Scratching the Orient itch

Posted by Simon Crow
1431 days ago

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This autumn I set aside eleven nights to have a trip to the mighty 6500 acre French inland ocean - The Orient.


Autumn is when the annual drain off of water takes place so the local authorities can carry out any necessary repairs to the dam. As the water recedes, the banks become a quagmire of mud and weed, making it a very daunting water to fish.

You not only need to be of a sound mind to deal with these conditions, you also need to be physically fit. The constant wading through mud up to your shins really does take it out of you, especially when setting up and packing down, in some cases seeing you hauling your gear 100 yards or so from boat to bank.

If you take into account that the Orient isn’t the most heavily stocked water either, you can see why it is widely regarded as one of the hardest carp waters on the planet. The rewards are there, however, and I set myself the target of just catching a fish during the eleven nights I had ahead of me.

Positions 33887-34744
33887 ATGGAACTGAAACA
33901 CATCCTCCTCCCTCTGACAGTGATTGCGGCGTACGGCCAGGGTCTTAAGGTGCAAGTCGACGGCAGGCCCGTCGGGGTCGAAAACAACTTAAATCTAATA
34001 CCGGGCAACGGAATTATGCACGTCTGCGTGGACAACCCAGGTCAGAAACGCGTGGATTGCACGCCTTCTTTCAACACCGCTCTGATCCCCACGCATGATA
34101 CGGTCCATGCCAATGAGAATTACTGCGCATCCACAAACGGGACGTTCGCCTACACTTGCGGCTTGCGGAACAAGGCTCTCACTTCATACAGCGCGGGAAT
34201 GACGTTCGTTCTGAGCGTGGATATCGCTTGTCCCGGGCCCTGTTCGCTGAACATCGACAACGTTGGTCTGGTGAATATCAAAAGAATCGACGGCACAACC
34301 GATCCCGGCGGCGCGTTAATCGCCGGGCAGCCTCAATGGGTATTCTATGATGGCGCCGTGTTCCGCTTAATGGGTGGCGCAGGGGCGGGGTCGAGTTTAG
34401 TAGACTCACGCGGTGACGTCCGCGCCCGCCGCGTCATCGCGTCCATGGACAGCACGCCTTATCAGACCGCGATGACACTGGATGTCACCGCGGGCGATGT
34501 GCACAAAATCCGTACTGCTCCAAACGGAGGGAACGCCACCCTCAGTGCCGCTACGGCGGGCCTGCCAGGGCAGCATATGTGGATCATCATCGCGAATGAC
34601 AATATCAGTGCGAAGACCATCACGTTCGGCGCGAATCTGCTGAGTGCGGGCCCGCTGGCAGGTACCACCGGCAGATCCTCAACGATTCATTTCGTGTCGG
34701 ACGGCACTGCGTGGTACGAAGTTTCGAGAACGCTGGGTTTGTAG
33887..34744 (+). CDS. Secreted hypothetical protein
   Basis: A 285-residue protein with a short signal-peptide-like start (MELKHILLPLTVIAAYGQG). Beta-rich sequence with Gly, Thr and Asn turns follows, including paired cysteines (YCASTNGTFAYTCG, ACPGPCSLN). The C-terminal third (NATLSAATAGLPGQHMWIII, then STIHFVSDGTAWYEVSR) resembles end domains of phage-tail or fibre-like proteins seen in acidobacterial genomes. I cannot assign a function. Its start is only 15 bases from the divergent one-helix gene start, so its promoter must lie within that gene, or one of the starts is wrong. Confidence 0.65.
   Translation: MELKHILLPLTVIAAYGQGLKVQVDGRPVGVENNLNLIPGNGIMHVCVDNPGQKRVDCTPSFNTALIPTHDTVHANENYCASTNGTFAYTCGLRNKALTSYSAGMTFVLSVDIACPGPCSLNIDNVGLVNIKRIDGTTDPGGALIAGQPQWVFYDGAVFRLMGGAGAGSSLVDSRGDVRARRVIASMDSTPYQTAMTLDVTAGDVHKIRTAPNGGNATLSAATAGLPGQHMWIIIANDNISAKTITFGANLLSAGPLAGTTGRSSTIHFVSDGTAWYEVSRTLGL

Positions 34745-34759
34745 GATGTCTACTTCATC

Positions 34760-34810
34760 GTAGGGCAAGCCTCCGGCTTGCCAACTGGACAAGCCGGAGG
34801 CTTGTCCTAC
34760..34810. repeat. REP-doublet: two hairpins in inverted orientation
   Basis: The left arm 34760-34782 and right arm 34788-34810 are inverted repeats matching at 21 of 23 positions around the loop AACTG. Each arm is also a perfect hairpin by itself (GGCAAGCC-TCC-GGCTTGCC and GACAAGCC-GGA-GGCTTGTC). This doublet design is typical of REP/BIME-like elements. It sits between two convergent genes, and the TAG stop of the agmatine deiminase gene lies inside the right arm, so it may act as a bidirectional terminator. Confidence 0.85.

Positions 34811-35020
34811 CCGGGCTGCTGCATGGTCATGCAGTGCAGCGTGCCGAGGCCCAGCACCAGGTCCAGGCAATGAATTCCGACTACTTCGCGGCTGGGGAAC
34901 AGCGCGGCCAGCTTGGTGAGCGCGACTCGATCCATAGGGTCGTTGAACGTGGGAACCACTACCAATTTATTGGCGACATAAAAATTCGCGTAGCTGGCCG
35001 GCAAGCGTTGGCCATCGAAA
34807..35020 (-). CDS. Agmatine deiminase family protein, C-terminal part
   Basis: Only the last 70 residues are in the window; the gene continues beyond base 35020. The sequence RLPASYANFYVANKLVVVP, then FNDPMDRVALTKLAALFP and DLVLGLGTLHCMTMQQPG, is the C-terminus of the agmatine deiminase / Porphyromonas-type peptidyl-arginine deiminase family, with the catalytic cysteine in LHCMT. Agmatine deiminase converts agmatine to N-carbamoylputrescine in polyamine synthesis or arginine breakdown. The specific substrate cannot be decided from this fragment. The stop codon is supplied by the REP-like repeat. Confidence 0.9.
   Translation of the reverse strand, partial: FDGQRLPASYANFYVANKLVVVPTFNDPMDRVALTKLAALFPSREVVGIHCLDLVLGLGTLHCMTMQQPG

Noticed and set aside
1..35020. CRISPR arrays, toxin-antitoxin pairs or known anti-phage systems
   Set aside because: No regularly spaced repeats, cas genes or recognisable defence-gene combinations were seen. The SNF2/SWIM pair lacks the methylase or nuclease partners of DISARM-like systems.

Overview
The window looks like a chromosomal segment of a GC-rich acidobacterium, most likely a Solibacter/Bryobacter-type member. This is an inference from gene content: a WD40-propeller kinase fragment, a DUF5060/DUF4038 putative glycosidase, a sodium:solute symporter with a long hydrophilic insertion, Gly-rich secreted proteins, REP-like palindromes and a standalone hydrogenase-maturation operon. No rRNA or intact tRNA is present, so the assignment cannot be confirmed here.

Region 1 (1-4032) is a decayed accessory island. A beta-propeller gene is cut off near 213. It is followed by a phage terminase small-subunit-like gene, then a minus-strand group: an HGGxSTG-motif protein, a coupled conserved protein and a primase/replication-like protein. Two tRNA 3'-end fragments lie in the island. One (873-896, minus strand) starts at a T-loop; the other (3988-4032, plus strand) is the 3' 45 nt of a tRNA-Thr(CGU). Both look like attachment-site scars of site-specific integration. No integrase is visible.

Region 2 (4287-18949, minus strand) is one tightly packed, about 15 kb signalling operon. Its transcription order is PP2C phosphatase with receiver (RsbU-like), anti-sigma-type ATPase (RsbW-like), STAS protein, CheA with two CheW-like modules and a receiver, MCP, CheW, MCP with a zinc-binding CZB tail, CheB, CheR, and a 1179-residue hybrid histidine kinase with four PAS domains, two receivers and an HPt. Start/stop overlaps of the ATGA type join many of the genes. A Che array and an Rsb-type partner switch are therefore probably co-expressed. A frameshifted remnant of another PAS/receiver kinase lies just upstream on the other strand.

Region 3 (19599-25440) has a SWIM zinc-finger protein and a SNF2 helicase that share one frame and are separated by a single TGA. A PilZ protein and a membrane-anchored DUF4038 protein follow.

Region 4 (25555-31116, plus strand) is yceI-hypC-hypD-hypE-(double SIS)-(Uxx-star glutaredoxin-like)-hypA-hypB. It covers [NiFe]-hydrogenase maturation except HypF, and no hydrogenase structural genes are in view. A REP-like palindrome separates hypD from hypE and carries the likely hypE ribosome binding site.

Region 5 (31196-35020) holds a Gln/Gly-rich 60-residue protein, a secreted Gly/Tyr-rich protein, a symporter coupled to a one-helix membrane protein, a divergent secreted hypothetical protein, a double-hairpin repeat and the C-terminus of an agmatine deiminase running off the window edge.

I was accompanied by my good friend Jim Lightfoot for the trip, a very seasoned Orient angler who has fished the lake on several occasions over the last five years. Prior to the trip he was in touch with lads on the lake and the news was it wasn’t fishing well at all. Lots of anglers were blanking for weeks on end and it was very busy too. The majority of the fish were in the deeper water closest to the dam and it was the two swims either side of here that were the only ones doing fish.

It was therefore of no surprise to either of us that we ended up fishless for the first seven nights of the trip. It was at this point we decided to move from the famous Michelin Point where we were bivvied up and go and try some boat fishing up by the dam wall. This was only allowed during the day, and because most of the Orient carp get caught at night, the odds were really stacked against us.

The conditions were flat calm and quite warm and the boat fishing started really well when I found a shoal of fish close to a large weedbed. There were fish rolling nearby and cruising in the shallow water, although they went very quiet once we put rods to them.

The first couple of days produced nothing, then in one hectic short spell just before dark on our penultimate day I landed three fish on the ever-faithful 4G Squid! It was the culmination of lots of hard graft and I couldn’t have asked for a better way to end. I wasn’t bothered that none of them were monster carp: just to catch from the awesome lake was enough for me as no image or amount of words will paint the true picture of how much effort we put into the fishing.